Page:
–Dan Kelly, Attorney

On a regular basis, we receive inquiries from clients about IP-related solicitations that they receive from third parties relating to things like renewing trademark registrations and domain names.  Typical solicitations are one-pagers with a patina of legitimacy, referencing a particular IP asset, the owner, then usually ending with the punch line of requesting a fee or payment for “registration” or some other official-sounding service.  (Example here.)

The Domain Name Strategy Blog (which you can now access at both domainnamestrategy.com and domainstrategy.com) wrote recently about a solicitation that they received from a company calling itself WIPD, an acronym for “World Intellectual Property Database.”  Some of you may know that there is a rather large organization in Europe called WIPO, or “World Intellectual Property Organization,” which is a U.N. organization that facilitates (or attempts to facilitate) an international IP system.  WIPO is a well-known and generally trusted organization in IP circles.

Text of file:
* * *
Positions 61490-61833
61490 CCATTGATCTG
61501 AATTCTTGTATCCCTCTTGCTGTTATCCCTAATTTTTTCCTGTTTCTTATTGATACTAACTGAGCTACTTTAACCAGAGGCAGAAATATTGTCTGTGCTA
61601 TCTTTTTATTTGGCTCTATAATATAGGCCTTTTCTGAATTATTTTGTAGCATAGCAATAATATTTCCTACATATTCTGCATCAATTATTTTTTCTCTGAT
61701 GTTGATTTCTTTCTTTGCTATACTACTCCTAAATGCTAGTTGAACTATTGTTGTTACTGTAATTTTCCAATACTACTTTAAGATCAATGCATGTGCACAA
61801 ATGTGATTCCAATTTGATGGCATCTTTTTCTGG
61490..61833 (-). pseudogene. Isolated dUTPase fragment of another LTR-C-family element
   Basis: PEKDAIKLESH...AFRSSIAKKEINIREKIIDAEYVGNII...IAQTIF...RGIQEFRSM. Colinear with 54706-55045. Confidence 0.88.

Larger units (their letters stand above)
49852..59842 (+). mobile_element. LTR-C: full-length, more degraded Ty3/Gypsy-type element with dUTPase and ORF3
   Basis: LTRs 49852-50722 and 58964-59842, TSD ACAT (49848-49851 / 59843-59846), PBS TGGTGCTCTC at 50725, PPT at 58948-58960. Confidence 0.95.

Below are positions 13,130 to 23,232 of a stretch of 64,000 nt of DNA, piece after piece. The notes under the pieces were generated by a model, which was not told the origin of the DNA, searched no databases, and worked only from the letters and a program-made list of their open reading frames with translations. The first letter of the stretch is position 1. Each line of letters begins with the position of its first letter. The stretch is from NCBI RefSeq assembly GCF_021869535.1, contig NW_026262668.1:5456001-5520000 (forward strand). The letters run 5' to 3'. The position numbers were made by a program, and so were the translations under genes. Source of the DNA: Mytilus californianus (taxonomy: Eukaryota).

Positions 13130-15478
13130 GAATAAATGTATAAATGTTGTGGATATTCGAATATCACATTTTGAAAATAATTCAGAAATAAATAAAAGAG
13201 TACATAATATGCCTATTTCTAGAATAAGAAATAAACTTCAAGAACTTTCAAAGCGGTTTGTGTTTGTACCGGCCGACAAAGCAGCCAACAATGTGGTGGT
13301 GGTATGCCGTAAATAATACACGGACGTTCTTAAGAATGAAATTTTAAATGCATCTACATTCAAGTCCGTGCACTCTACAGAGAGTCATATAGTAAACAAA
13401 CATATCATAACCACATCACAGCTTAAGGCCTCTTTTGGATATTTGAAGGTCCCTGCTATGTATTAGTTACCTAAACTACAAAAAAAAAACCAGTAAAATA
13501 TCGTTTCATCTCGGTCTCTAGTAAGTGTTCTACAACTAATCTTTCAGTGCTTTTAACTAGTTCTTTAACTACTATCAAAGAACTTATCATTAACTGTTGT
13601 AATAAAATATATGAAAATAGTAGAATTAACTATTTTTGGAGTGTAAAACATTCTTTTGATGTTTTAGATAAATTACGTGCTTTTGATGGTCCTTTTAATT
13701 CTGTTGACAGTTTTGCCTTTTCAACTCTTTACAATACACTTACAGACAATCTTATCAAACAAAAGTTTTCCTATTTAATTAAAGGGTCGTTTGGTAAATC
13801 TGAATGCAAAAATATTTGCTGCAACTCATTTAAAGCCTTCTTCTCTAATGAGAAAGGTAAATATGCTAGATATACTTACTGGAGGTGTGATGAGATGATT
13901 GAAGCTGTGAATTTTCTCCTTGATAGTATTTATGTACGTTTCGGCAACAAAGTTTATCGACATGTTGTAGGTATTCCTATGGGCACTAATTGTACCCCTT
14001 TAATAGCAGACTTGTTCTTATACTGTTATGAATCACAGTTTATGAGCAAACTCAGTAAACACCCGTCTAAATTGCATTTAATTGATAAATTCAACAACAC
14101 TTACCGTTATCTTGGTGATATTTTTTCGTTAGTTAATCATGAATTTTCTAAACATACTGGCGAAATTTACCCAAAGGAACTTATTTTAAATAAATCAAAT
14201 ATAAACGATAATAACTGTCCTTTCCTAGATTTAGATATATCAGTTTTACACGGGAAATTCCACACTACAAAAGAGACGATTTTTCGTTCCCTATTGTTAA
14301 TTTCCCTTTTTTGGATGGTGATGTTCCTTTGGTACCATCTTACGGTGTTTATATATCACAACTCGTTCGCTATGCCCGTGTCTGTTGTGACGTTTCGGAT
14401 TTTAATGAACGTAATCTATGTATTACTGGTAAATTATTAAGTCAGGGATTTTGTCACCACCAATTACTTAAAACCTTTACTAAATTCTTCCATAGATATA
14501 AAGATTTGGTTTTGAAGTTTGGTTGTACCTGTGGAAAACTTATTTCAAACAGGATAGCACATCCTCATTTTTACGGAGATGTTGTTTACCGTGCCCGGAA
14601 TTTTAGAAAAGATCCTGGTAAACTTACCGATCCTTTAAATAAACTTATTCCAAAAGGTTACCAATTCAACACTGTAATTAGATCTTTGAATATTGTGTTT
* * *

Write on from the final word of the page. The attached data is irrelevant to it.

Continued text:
Below is a partial screen shot of the header on WIPO’s home page.  WIPO is the genuine article, the real deal.

Now here is a partial screen shot of the header from a WIPD solicitation:

The WIPD website is only a slightly less egregious ripoff of WIPO’s website.  Hit the jump to see those side-by-side.

Continue Reading The World is Full of Scam Artists

–Dan Kelly, Attorney

In the past on these pages, I have been hard on Apple Inc. for apparent missteps in securing trademark rights to some of its more well-known products (iPhone, iPad).  Last week, Apple landed a victory on the domain name front, winning a Uniform Domain Name Dispute Resolution Procedure (“UDRP”)

A recent domain name decision under ICANN’s Uniform Domain-Name Dispute-Resolution Policy (UDRP Policy), captioned Bin Shabib & Associates (BSA) LLP v. Hebei IT Shanghai ltd c/o Domain Administrator, found reverse domain name hijacking, under some rather interesting, if not questionable circumstances. The Rules that govern the UDRP Policy define Reverse Domain Name HiJacking